Electrical Code Basics for Your Home’s Outlets – Part 2
As covered in Part 1, the National Electrical Code (NEC) sets forth how electrical outlets should be installed in a home. Part 2 will cover Amperage, Tamper Resistant, GFCI, and AFCI.
Each electrical outlet is required to have a rating appropriate for the amperage of the circuit it is serving. Typically, household circuits provide either a 15-amp or 20-amp service, and the rating of the receptacle should not exceed this amperage.
Inside the service panel, you can check a circuit’s breaker to verify whether it is a 15-amp or 20-amp service. You can then select the electrical outlet appropriate for its rating.
Many municipalities require the installation of tamper-resistant (TR) outlets for a home’s general areas to create an extra safety measure. The face of this type of outlet is marked with “TR.” Its spring-loaded gate prevents children from inserting objects into the outlet, which may result in an electrical shock.
The NEC requires GFCI (ground-fault circuit interrupter) protection for electrical outlets in areas where water is present, which includes bathrooms and kitchens. GFCI protection significantly decreases the risk of electrical shock if a ground fault occurs.
GFCI protection can be implemented by two methods. The first is through a special GFCI circuit breaker, which provides provide protection to the entire circuit. The second provides GFCI protection for a specific electrical outlet and the receptacles downstream that are on the same circuit.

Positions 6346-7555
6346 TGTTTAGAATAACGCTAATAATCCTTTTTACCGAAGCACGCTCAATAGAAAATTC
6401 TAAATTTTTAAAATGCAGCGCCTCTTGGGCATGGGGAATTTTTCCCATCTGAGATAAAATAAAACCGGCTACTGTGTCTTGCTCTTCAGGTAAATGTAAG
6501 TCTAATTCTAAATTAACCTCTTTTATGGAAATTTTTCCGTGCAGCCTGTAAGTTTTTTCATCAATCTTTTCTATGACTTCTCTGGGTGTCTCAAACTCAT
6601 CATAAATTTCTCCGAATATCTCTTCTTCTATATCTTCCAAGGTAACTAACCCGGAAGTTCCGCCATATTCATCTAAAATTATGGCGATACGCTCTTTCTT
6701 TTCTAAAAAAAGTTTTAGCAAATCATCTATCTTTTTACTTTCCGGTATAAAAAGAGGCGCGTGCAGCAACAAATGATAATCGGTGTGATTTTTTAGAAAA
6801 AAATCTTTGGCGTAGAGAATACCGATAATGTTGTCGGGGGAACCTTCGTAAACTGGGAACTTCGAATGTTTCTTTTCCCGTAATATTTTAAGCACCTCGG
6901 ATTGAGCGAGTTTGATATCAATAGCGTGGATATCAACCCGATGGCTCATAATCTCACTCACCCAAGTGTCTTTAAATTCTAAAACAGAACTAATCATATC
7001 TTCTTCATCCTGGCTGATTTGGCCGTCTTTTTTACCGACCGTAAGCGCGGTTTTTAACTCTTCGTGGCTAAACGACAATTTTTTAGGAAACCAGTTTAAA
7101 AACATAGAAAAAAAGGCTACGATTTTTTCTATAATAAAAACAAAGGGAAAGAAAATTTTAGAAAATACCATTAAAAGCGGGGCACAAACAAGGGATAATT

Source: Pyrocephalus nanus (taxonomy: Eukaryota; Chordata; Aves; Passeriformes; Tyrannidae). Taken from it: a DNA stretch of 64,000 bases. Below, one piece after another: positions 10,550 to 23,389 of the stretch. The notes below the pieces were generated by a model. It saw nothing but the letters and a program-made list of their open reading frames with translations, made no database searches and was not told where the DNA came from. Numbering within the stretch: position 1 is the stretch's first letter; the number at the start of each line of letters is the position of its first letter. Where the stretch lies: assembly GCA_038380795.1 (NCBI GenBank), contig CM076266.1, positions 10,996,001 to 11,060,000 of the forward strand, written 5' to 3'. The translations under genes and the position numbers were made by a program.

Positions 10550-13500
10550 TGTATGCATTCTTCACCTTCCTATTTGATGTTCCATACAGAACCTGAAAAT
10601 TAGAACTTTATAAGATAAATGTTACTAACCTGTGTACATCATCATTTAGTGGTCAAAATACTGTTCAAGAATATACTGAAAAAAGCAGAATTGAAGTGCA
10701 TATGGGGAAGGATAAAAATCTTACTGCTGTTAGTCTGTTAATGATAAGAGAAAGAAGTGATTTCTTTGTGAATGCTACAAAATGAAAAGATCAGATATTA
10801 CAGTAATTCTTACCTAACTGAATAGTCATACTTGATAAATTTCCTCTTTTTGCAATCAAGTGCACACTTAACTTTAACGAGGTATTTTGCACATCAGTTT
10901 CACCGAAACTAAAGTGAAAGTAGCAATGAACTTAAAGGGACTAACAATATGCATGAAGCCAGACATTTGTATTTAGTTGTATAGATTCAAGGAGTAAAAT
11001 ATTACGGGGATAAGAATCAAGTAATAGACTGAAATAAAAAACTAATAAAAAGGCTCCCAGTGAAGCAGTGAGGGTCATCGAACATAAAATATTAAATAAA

Beginning on January 1, 2014, the NEC has also required AFCI (arc-fault circuit-interrupter) protection for every 15-amp and 20-amp electrical outlet installed inside general living spaces.
AFCI is capable of detecting minor sparking between wires or their connections and then shutting down the circuit when these arc faults occur. Thus, AFCI protection decreases the possibility of an electrical fire caused by arcing.
AFCI protection can be offered by two methods. First, it can be provided through a special circuit breaker that protects every receptacle and device on a circuit. Second, it can be provided by a special AFCI outlet receptacle that protects that location only.
The standard practice is the installation of AFCI circuit breakers that protect an entire circuit. However, an individual AFCI receptacle may be installed in locations where the standard practice is not practical.
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